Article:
Everything you eat or drink affects your intestinal bacteria, and is likely to have an impact on your health. That is the finding of a large-scale study led by RUG/UMCG geneticist Cisca Wijmenga into the effect of food and medicine on the bacterial diversity in the human gut, which is published this Friday in the research journal Science.
In this study researchers collected stool samples from more than 1100 people taking part in the LifeLines programme, which is monitoring the health of 165,000 residents of the Northern Netherlands. The samples were used to analyze the DNA of the bacteria and other organisms that live in the gut. In addition to stools, the study collected information on the participants' diet, medicine-use and health.
This study is unique in that it focused on a group of normal people whereas previous research was frequently focused on patients with a specific illness. Further, the study covered an exceptionally large group of people and studied their gut DNA in detail. "Normally researchers only investigate one particular region of DNA in which different groups of bacteria can be distinguished," Wijmenga explains. "We have mapped all the bacterial DNA to gain much more detailed information about bacteria types."
Coffee and wine
This DNA analysis made it possible to examine which factors impact the diversity of the microbiome (the intestinal bacterial community unique to each of us). And that appears to be many. Wijmenga says, "You see, for example, the effect of diet in the gut." People who regularly consume yogurt or buttermilk have a greater diversity of gut bacteria. Coffee and wine can increase the diversity as well, while whole milk or a high-calorie diet can decrease it.
"In total we found 60 dietary factors that influence the diversity. What these mean exactly is still hard to say," explains UMCG researcher Alexandra Zhernakova, the first author of the Science article. "But there is a good correlation between diversity and health: greater diversity is better."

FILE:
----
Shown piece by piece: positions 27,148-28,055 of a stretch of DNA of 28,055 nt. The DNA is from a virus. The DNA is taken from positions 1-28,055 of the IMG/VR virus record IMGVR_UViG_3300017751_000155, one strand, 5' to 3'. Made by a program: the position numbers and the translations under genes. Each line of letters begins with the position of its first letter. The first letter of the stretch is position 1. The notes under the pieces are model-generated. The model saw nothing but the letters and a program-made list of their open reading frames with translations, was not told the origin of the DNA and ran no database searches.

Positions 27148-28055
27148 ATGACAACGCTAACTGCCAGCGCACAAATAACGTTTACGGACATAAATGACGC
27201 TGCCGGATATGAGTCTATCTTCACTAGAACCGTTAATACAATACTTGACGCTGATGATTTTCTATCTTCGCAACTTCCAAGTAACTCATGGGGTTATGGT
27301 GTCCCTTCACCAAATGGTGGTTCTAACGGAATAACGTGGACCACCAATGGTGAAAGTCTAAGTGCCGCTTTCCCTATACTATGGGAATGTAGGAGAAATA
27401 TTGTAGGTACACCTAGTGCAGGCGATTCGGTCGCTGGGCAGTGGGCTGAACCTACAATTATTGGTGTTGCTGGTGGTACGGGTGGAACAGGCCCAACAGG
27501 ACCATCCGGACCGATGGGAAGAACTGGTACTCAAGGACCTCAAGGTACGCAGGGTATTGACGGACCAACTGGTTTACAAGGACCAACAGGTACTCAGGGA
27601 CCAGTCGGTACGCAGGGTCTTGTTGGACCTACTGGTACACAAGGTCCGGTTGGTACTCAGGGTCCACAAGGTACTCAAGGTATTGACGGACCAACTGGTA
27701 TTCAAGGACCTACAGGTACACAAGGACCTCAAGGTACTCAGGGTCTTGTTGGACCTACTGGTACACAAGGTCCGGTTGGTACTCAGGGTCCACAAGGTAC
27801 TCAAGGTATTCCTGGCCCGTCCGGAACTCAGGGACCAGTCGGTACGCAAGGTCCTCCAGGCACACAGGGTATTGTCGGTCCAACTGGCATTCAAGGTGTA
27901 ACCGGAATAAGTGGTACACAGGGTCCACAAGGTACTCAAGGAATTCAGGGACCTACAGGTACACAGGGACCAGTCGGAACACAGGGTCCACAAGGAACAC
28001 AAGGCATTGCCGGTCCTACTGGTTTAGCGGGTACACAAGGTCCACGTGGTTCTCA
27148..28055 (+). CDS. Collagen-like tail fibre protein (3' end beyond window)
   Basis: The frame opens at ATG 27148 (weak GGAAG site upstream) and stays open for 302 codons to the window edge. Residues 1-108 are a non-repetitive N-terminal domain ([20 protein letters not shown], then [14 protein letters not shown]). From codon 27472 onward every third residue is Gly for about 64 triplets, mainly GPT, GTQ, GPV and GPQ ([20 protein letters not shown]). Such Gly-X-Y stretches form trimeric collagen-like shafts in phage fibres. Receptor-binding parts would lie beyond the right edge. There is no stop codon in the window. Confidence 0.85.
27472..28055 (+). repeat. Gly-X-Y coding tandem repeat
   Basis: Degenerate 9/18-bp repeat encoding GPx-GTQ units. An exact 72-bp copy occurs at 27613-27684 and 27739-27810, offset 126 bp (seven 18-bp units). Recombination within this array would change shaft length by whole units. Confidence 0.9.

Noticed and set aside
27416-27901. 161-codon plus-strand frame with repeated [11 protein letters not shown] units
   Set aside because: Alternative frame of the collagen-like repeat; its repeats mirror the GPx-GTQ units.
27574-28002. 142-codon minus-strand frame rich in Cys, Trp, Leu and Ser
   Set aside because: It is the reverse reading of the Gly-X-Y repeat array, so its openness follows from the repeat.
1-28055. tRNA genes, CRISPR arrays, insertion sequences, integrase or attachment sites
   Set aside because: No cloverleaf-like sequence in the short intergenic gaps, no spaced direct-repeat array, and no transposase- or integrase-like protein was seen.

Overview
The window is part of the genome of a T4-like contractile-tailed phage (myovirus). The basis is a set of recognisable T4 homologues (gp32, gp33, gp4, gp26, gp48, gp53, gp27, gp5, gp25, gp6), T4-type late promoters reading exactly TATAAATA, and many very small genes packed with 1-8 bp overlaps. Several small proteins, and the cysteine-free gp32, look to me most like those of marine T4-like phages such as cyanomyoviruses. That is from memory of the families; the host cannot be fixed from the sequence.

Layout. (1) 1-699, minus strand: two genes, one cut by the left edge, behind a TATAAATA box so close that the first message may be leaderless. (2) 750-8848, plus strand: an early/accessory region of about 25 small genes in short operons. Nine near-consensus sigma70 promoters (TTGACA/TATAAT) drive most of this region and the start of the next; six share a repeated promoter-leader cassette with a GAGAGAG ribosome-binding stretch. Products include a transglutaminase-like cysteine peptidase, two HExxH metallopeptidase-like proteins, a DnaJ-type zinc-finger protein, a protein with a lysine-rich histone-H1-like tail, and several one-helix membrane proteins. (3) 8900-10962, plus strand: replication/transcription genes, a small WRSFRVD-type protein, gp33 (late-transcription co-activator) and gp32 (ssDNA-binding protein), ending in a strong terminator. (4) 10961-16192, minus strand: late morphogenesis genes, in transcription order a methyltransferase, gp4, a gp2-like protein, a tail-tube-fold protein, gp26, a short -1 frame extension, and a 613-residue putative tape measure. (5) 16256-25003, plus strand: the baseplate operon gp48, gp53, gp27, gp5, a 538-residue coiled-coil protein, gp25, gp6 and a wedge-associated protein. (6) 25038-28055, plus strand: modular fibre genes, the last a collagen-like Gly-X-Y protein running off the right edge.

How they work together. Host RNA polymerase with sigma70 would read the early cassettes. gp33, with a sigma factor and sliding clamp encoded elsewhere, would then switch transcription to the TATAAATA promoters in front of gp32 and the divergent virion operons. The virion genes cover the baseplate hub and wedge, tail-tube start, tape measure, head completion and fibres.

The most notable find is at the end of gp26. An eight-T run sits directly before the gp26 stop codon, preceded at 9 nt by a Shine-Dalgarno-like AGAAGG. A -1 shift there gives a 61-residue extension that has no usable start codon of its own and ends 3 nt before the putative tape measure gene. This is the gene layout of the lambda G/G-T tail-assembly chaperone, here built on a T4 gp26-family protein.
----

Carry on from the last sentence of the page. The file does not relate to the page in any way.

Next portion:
Beyond diet, at least 19 different kinds of medicine -- some of which are widely used -have an impact on microbiome diversity. An earlier study by Groningen researchers has shown that antacids decrease this diversity, while antibiotics and the diabetes drug metformin also have an effect. These are important findings Wijmenga stresses, "Disease often occurs as the result of many factors. Most of these factors, like your genes or your age, are not things you can change. But you can change the diversity of your microbiome through adapting your diet or medication. When we understand how this works, it will open up new possibilities."
Recent research has demonstrated the importance of this. It is now possible to combat obesity through a 'fecal transplantation' in which the intestinal bacteria from a slender person are introduced into the gut of an obese patient. An appropriate diet or a specific medicine may produce the same effect on the microbiome.
Currently a lot of research is looking into the microbiome, but it often seems hard to reproduce. It is therefore striking that the results of a Belgian group published in the same issue of Science show about 80 percent agreement with those of the Groningen group. "The key is the way the research was done," Wijmenga says. What was important was that the stool samples were frozen immediately by the participants themselves, and picked up by the researchers while still frozen. "When samples are sent in by post, as is often the case, you expose them to oxygen and high temperatures. These are conditions that some bacteria can't survive in. These two Science articles have therefore set a new standard for future research in this field."
This project was funded by grants from the Top Institute Food and Nutrition, the Netherlands Organization for Scientific Research, CardioVascular Research Nederland and the European Research Council, as well as institutional funding to the individual authors.
Materials provided by University of Groningen. Note: Content may be edited for style and length.
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